I Remember The Carrots: Kids are socially stupid. It’s inherent. Even your genius niece, who gets along so well with other children as soon as she meets them, messes up occasionally. We need to be taught the nuances of how to be considerate people. Tell about a time when you were small and did something wrong, and were caught and scolded for it. Did you rebel against this idea? Defend your actions? Cry? Promise yourself you’d never do anything like it again? Have you done anything like it again? Now that you are older, have you ever been the person who witnesses and must deal with the repercussions of a child’s social error? Did it remind you of your own mistakes? Did you factor this into how you interacted with the child? Do you wish you’d done it differently?
The Tree Of Fire: Have you ever been in a place that you frequently inhabit/travel to, and suddenly notice something about the place that you didn’t notice before? Did it change your perception of the place? Did it change your perception of yourself for failing to notice it previously?
Someplace Like Montana: Life sometimes feels long and unexpectable. There are places we could never imagine ourselves going. What are those places for you? Where can you not imagine ever calling home? Why?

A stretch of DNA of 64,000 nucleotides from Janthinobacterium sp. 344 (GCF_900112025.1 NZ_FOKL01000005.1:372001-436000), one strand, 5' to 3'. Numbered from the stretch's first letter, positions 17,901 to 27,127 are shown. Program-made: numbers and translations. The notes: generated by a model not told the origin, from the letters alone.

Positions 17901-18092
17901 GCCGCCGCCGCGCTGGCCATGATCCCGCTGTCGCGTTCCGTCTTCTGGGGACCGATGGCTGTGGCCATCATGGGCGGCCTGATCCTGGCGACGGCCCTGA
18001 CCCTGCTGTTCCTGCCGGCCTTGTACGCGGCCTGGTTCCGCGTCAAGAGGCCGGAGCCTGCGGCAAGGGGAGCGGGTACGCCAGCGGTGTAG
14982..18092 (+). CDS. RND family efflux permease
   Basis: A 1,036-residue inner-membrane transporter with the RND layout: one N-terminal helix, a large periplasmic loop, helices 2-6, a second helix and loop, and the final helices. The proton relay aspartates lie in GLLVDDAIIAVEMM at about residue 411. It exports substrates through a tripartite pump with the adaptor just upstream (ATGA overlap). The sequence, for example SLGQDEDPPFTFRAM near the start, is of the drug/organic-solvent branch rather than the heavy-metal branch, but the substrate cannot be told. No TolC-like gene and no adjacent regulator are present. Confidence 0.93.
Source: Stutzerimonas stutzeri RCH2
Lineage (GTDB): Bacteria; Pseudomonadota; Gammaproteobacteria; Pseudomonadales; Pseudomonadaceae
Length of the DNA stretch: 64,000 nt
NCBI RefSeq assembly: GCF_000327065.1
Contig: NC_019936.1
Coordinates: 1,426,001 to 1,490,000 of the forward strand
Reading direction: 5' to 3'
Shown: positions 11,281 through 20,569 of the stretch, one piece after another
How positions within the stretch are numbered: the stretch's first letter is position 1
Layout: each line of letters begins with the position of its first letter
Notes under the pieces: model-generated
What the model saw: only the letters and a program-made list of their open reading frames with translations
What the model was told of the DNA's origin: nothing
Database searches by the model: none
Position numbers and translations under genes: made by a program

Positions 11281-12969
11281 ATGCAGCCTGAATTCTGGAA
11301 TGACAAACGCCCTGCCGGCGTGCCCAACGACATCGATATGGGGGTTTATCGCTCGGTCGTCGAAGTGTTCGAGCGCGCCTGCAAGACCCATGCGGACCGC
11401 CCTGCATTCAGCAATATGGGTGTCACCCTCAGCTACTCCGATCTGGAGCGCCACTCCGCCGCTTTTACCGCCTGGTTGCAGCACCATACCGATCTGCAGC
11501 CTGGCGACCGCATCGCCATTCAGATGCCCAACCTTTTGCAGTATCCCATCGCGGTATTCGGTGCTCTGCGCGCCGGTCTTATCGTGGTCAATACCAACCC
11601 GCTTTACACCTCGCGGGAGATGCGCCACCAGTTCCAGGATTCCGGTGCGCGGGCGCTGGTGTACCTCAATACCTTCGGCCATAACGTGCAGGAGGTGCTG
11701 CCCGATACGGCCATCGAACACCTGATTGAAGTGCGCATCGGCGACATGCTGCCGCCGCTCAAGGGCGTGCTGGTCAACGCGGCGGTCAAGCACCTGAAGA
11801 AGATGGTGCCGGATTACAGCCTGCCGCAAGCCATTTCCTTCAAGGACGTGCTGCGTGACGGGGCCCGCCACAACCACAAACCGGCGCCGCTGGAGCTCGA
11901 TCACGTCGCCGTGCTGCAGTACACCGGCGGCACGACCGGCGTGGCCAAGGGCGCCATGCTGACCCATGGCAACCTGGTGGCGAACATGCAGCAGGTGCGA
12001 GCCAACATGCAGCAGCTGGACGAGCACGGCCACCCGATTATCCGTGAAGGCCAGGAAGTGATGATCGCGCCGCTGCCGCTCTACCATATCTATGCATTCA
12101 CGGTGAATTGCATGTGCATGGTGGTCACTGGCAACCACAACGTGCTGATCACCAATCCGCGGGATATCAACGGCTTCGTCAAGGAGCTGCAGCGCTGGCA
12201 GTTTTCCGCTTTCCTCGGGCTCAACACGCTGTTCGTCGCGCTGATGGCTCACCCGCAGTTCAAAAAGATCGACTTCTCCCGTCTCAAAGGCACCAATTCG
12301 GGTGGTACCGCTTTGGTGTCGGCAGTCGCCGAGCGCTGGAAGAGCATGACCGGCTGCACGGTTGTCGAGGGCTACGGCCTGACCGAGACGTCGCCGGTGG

State Bird: In the United States, every state has a state bird, a state motto, a state song, a demonym (what you call people from that state), an export they’re famous for. Do you know yours? Why do you or don’t you know yours? Did learning about them change the way you felt about the state where you were born/where you live now/where you (once) consider(ed) home?
Downhearted: Have your opening line/image be something that you think is clearly either incredibly sad or incredibly funny (or both if you’re that sort of person). Deconstruct why you think it brings out that emotion in you. Does it bring out that same emotion in other people? Has there ever been a time when you felt someone had The Wrong Emotional Reaction to something that you thought was universal? How did you handle that?